Another anniversary of one of the world’s worst terrorist attacks (9/11) went by bringing into sharp focus the still looming threat that countries of the world face as the tools of the terrorism trade continue to evolve.
Even though explosives and jet-planes are not things of the past just yet when it comes to causing damage to enemy states, cyber warfare is a serious enough threat to be pegged as the number 3 priority in the Federal Bureau of Investigation (FBI)’s list even way back in 2002.
Indian authorities, however, just don’t seem to get the seriousness of the situation, deploying far less than what is required to combat cyber-attacks, said independent cybersecurity consultant Ankit Fadia in Kolkata.
Fadia came to the MCKV Institute of Engineering (MCKVIE) in Liluah, near Kolkata, on Sept 11 to address the students about the growing menace and to ‘try to excite them and create an interest in ethical hacking’.
“According to Nasscom, India needs about 77,000 ethical hackers every year to fix the situation and we are not even producing half of them,” says Fadia, addressing the media after his session with the students.
Fadia claims that there are cells where the Chinese government actually trains and operates cyber mercenaries who incessantly keep attacking Indian, American and Japanese websites mostly belonging to the governments and some even to the corporates.
“China is actually doing a great job when it comes to cybersecurity. They are far better prepared and equipped than our authorities are,” he says.
He shares an anecdote from when he was in Delhi holding a seminar for security officials and after his intense lectures on cybercrime and the level of threat it poses, one officer apparently asked Fadia, “Woh sab toh theek hai, par yeh Internet ka building kahaan hai?” (That’s fine, but where’s this Internet building we are supposed to protect?).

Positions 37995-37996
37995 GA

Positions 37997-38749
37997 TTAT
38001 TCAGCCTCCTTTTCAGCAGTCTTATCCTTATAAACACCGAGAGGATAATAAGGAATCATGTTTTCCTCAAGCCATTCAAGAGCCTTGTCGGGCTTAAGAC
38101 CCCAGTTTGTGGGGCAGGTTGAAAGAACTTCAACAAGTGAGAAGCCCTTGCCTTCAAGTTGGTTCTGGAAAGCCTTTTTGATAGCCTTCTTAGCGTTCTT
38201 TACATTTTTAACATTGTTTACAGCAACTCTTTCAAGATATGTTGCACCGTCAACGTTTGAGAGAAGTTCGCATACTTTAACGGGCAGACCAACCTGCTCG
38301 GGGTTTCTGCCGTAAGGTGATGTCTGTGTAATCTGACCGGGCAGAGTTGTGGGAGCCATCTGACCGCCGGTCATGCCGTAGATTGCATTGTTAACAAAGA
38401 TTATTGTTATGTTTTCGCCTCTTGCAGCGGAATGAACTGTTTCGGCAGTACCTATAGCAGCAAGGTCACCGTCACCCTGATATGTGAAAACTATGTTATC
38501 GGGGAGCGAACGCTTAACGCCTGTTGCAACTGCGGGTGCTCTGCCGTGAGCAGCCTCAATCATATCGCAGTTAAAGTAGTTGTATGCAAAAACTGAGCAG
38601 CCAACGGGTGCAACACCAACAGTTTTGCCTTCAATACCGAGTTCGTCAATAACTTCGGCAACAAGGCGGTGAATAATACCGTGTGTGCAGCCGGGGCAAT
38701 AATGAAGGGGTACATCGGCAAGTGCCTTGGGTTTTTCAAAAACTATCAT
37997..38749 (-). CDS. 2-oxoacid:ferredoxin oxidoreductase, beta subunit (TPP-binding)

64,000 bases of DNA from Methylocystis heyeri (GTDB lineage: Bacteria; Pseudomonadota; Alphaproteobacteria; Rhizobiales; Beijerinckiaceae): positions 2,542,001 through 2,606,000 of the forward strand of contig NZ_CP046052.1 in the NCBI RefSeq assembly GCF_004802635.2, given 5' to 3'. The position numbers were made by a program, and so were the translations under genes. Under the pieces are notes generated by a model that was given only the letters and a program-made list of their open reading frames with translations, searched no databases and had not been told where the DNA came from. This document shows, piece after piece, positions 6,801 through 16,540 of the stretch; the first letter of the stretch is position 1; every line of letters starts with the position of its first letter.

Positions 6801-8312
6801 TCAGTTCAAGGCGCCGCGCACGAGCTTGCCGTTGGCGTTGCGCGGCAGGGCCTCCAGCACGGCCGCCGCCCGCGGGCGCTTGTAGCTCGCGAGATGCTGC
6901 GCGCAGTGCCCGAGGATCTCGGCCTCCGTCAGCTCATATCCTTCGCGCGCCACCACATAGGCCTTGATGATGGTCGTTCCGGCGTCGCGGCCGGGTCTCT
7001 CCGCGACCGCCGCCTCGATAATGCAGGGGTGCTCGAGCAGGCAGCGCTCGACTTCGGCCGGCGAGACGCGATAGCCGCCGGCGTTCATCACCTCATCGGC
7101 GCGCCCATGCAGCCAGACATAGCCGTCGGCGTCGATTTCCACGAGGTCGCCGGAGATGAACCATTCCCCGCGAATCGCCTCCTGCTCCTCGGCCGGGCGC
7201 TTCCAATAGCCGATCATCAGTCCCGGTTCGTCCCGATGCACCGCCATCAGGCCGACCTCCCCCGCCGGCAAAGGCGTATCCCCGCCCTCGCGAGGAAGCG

“We have very good cyber laws in our country. The only thing that’s terrible is the training that our personnel get. Cybersecurity is just not taken seriously enough. We have people from all over getting transferred to cyber security [departments] without formal training,” he says.
Fadia says defacing websites is a fast growing sector in cybercrime. This ‘hacktivism’, or activism through hacking, is where hackers from not-so-friendly states deface important websites of another country to cause everything from diplomatic embarrassment to real damage to sensitive data.
“Hackers from Pakistan deface anything between 40 to 50 government and corporate websites every day. Indian hackers in response manage to hack in to only about 10 to 15,” the 24-year-old Stanford student claims.
He says this might be because there are fewer Pakistani sites to hack, but the fact remains that India is woefully ill-equipped to meet the kind of aggression that the country faces from its not-so-friendly nuclear-armed neighbour.
So what exactly are ‘real threats’ a nation can face from cybercrime and terrorism? Apart from spies, hired cyber mercenaries, and criminal syndicates worming their way into government networks, attempting to steal a nation’s most sensitive secrets, there’s ‘Wikipedia-terrorism’.
With the blindingly rapid growth of social media making it difficult to monitor content posted online, scheming terrorists are actually posting videos on how to build everything from backpack bombs to bio-weapons says the FBI.
Add to that identity-thefts, email spoofing, among other ‘magic tricks’ that Fadia wooed the students of the engineering varsity with and the situation indeed looks foreboding.
In a recent keynote address FBI Director Robert Mueller underlining the gravity of the situation, said that the threat of cyber terror is “real and rapidly expanding,” including the rise of extremist websites that recruit, radicalise, and incite violence.
While the FBI maintains cyber squads in each of its field offices nationwide, with over 1,000 specially trained agents, analysts, and digital forensic examiners who run complex undercover operations apart from 60 overseas offices and Mobile Cyber Action Teams, India’s cyber defence has no ‘concrete framework’, according to Fadia.
“The Indian government doesn’t spend enough on cyber security. And all that the corporate sector spends is merely reactive. They don’t want to pay for anything that doesn't boost the revenue,” he says.
Fadia along with other experts of the field have frequently voiced concerns of the unpreparedness of India’s online interface and the top priorities right now seem to be dish out better training to India’s personnel and also meet the demands of ‘white hat hackers’ by introducing proper courses and degrees.
“Last year the U.S. suffered a loss of $3 trillion due to cybercrimes. Now we are not even close to experiencing that kind of damage, but we really are headed in that direction,” Fadia says.
By WBRi IBNS